One of the things I have to keep reminding myself when I’m writing a novel set in the fourteenth century is how very different things were then. Not just in what people wore, or ate, or how they travelled, but in how they thought and felt. People did not perceive the world around them in the same way that we do.
I’m always reading books about life in the Middle Ages and very frequently I read something that makes me reassess my view of the fourteenth-century man or woman completely. One of those books is The Senses in Late Medieval England by C.M. Woolgar, which I’m reading at the moment. Essentially it does what it says on the tin and the book concerns itself with ideas about touch, sound and hearing, speech, taste, smell and vision in the Middle Ages. Even the senses they recognised in the fourteenth century were different.
The chapter which has struck me the most (so far) is about sound and hearing. Professor Woolgar points out how very few loud noises there were in the medieval world and how quiet even they were compared to what we hear today.
I was thinking about this as I went for a walk recently. I had my earphones in and was listening to a podcast. It was during the Easter holidays, so there was a fair near part of my walk where loudspeakers were amplifying music and voices. A plane flew overhead. Since I live in a city, my walk included roads, which meant cars were driving past. A neighbour had a window open as I returned home and I could hear the music they were listening to. When I sat down to write this I put an electric kettle on to make a pot of tea.
None of these noises existed in the fourteenth century and most of them are louder than anything someone living then would have heard. The loudest noise a fourteenth-century person might hear was a clap of thunder or a church bell or a waterfall. A small number of men would have heard a cannon, but the cannons used in the first half of the Hundred Years’ War were very small and would not have made much noise. Such noise as they did make, however, would have been disconcerting.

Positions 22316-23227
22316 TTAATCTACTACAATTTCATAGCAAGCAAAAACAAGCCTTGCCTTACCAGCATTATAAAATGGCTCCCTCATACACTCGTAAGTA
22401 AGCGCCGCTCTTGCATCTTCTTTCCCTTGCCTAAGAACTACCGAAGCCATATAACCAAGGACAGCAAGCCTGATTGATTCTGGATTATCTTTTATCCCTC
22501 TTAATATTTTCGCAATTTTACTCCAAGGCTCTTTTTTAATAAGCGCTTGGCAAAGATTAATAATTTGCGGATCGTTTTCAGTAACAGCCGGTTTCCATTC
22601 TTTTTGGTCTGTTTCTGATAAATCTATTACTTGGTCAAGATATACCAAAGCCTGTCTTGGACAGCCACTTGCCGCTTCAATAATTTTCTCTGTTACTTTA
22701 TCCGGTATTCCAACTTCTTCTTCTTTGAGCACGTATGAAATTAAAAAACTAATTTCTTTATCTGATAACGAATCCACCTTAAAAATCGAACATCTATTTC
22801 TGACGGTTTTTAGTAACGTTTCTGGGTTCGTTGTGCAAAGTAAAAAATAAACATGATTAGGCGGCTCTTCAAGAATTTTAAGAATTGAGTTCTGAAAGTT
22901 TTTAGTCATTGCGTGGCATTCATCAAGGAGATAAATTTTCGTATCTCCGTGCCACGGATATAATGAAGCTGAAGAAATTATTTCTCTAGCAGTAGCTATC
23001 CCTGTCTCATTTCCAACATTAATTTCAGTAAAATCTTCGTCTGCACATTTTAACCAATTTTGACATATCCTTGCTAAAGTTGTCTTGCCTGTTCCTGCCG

Like most people I’ve been to places where it’s quiet. I’ve walked up mountains and been on long distance footpaths, but I always have to return to the world of noise again. Imagine a world where it’s always that quiet. If you lived in such a world, would you be disturbed or scared if you heard thunder? If you were in a battle, would the screams of men and horses as well as the clash of weapons sound otherworldly and terrifying?
In daily life, even the noises that we think would be loud would not have been terribly loud. A raucous party would be nothing more than people shouting and singing. If someone was performing a song, his listeners would have to be fairly close to hear any musical accompaniment. A preacher, either in the open air or in church, had nothing more than his own voice with which to gain attention.
The challenge for me now is how to convey the silence of the medieval world in a novel.